The Maternity Ward at Vila Central Hospital (VCH) is facing a shortage of midwives.

The midwife in charge of the Maternity Ward at VCH, Annie Margaret Serel, shared that this is one of the main challenges at the moment.

“A few years back, the midwives added to our numbers were from the Solomon Islands, but many of them faced issues with their papers, passports, and visas. They returned last December, and some also went back to spend time with their families during this past festive season,” she said.

Mrs. Serel explained that in each shift, only two midwives are on duty, clearly indicating a shortage of human resources to manage the entire Maternity Unit.

“VCH is the main referral hospital, but currently, the medical personnel are not only handling emergency cases; they are also dealing with normal cases where mothers come in, deliver babies, and stay overnight. Six or seven hours later, they are released back home to recover due to the issue of limited space and beds,” the midwife said.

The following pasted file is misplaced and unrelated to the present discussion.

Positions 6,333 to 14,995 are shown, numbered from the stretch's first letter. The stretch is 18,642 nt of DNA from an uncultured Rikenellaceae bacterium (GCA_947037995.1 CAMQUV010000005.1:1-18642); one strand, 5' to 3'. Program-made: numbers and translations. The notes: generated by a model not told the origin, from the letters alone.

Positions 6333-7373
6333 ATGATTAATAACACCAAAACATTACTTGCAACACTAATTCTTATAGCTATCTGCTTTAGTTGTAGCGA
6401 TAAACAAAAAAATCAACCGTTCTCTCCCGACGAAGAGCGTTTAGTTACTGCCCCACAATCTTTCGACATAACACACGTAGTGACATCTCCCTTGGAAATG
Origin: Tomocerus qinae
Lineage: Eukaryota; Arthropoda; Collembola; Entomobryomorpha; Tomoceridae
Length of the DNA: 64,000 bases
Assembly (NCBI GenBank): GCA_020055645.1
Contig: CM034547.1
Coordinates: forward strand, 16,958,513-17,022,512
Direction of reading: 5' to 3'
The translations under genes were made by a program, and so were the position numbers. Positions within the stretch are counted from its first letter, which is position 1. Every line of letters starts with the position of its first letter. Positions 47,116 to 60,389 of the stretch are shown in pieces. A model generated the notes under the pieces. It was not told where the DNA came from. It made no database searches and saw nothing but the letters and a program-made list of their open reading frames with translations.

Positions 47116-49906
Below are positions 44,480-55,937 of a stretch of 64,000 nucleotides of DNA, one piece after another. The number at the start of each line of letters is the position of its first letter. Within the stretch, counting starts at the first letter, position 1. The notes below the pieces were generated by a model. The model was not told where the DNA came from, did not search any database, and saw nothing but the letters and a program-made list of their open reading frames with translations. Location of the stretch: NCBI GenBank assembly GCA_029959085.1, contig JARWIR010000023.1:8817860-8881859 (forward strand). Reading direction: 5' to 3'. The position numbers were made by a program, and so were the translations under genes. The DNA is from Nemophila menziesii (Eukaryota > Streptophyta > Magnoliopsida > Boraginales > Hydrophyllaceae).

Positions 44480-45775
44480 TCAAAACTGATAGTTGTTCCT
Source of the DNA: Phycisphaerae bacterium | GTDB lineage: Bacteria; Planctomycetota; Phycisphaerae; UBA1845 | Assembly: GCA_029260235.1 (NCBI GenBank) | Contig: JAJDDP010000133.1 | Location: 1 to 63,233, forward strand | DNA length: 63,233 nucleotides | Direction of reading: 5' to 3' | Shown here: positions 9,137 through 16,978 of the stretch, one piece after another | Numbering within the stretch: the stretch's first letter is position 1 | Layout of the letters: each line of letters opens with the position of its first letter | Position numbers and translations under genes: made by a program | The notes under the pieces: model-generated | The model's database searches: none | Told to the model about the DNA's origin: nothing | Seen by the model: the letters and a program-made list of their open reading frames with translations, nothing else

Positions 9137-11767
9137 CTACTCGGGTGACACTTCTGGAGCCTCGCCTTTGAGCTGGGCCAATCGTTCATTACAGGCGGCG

She mentioned that there are other facilities capable of providing this service, with available nurses to assist. If all these facilities can operate to deliver babies, it would considerably decrease the workload at the main referral hospital.

Many mothers who come to VCH for delivering babies originate from villages equipped with nurses and midwives.

However, they still choose VCH due to the accessibility of its services. Some might wish to use the health services in their local facilities, but the nurse is often unavailable, or they may harbour doubts about the competence of the nurses at their health facility.

“If nurses in rural areas provide services, especially in delivering babies, work will flow more smoothly as there will be a reduced workload,” Serel said.

“When we have a clinic at our doorstep, we must make use of it. The more we utilise health services in our community, the more confidence we instill in health workers to do their job. Through serving the people, they can acquire more skills.”